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As per the specification. If you power the raspberry pi from the USB port from PC,It will run at half speed of what it can achieve. But when you power it from the external source then it runs at full speed of 700 MHz. So I want to ask how can we see the clock speed in real time ?

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    Which specification is this? The USB port only connects the power lines, so there is no way it can tell that it's powered via a PC. Mine have always been powered from a USB port on a laptop and are able to run up to 1GHz with no problems. – John La Rooy Jun 29 '13 at 9:29
  • USB 2.0 can at most provide 500mA of current at 5V. But according to the requirement from raspberry pi specification it requires 700mA of current to run at full speed. It depends upon whether you are using Ethernet (or) USB ports when powering from laptop. without using them your PI will run perfectly fine powered from laptop. – Jimit Jun 29 '13 at 15:56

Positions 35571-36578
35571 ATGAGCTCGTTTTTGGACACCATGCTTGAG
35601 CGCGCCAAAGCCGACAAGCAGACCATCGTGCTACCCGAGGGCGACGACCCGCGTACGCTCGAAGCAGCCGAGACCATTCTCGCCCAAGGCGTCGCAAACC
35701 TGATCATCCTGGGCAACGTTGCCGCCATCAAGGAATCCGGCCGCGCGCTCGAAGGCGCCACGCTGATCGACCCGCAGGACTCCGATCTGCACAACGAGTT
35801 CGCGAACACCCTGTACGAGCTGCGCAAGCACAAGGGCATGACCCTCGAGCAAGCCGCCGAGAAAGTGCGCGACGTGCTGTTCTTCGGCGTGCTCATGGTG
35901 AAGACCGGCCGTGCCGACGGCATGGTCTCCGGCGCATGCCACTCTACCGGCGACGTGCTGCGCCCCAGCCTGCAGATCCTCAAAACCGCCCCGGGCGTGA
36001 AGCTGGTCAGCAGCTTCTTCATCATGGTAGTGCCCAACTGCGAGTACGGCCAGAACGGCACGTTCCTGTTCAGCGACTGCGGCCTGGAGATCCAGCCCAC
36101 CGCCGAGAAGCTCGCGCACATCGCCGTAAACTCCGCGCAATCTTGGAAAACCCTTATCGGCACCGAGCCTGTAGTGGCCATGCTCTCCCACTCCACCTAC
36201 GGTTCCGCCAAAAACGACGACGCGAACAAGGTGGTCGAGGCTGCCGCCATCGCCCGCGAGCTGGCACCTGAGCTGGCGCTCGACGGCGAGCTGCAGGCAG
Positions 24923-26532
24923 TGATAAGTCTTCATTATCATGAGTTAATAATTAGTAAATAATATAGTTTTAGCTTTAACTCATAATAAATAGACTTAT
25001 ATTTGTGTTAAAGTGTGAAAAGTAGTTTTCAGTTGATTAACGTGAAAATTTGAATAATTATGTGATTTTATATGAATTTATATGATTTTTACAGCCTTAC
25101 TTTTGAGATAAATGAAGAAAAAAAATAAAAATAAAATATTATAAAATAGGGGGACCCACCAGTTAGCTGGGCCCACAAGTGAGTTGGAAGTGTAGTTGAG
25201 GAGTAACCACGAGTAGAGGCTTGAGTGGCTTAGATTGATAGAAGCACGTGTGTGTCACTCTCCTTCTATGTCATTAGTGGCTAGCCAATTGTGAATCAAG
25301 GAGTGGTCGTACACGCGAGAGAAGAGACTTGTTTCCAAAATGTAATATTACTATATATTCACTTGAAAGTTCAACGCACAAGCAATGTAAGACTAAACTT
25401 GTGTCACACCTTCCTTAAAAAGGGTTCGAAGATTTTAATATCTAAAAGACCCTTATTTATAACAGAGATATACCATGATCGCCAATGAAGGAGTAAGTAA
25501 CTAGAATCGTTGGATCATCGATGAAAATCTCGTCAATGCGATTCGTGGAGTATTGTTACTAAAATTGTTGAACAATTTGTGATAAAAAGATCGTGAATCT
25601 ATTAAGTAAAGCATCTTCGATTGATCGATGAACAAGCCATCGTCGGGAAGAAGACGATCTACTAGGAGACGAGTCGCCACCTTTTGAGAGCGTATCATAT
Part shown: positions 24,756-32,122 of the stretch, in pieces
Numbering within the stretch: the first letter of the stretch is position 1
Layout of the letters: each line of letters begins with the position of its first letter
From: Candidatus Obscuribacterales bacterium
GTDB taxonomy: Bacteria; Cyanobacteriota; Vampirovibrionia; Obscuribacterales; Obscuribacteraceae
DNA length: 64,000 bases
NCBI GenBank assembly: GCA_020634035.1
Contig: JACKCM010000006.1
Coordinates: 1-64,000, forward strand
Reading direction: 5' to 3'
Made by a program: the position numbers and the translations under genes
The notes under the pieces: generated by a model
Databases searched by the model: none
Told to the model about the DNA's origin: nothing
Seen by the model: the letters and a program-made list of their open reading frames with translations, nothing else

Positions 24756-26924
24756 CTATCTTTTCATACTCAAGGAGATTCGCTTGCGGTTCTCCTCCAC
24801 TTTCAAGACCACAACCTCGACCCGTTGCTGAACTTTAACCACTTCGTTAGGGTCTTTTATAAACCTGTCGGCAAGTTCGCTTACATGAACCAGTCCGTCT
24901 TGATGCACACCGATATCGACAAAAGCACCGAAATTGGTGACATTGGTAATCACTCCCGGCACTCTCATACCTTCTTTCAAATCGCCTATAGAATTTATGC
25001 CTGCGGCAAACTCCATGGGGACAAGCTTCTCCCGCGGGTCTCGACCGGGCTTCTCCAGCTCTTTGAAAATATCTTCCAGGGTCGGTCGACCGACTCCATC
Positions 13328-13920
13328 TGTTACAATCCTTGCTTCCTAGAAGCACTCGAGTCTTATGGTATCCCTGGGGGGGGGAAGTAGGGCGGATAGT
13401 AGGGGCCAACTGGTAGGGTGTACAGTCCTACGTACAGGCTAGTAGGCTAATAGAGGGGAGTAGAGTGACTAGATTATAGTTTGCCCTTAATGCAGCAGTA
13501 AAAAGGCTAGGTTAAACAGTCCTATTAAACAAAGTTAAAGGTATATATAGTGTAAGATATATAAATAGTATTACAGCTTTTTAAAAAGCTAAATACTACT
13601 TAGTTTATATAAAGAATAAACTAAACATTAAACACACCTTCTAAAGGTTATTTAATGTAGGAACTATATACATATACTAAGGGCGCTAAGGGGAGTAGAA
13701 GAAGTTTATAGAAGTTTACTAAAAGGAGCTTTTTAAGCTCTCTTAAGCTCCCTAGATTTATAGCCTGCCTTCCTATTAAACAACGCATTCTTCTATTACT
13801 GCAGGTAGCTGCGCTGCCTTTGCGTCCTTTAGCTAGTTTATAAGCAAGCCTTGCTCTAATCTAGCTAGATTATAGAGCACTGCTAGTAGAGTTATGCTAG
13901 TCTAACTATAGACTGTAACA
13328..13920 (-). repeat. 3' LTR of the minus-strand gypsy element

• The 700mA is really just a guideline. Consider that the USB ports should be expected to supply 500mA each - that is obviously impossible with only 700mA. Anyway there is no graceful degrading - if there is not sufficient power the RPi will just crash or reboot. – John La Rooy Jun 30 '13 at 2:49
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There is a good summary of the CPU frequency scheduling interface for Linux. In short, you can run the following command to get the current frequency of your CPU:

sudo cat /sys/devices/system/cpu/0/cpufreq/cpuinfo_cur_freq

Update: With Raspian based on Debian 8.0 you can find it here:

pi@raspberrypi $ sudo find /sys -name '*cpuinfo_cur_freq*'
/sys/devices/system/cpu/cpufreq/policy0/cpuinfo_cur_freq
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  • "No such file or or directory" – Cerin Oct 13 '16 at 14:28
  • The above answer is for an older Debian release. Updated answer with current information. – Arne Oct 14 '16 at 11:00
0

You can get the clock speed from the command line with

lscpu | grep "MHz"

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  • 2
    That only shows min/max, not the actual current clock speed. – Cerin Oct 13 '16 at 14:29

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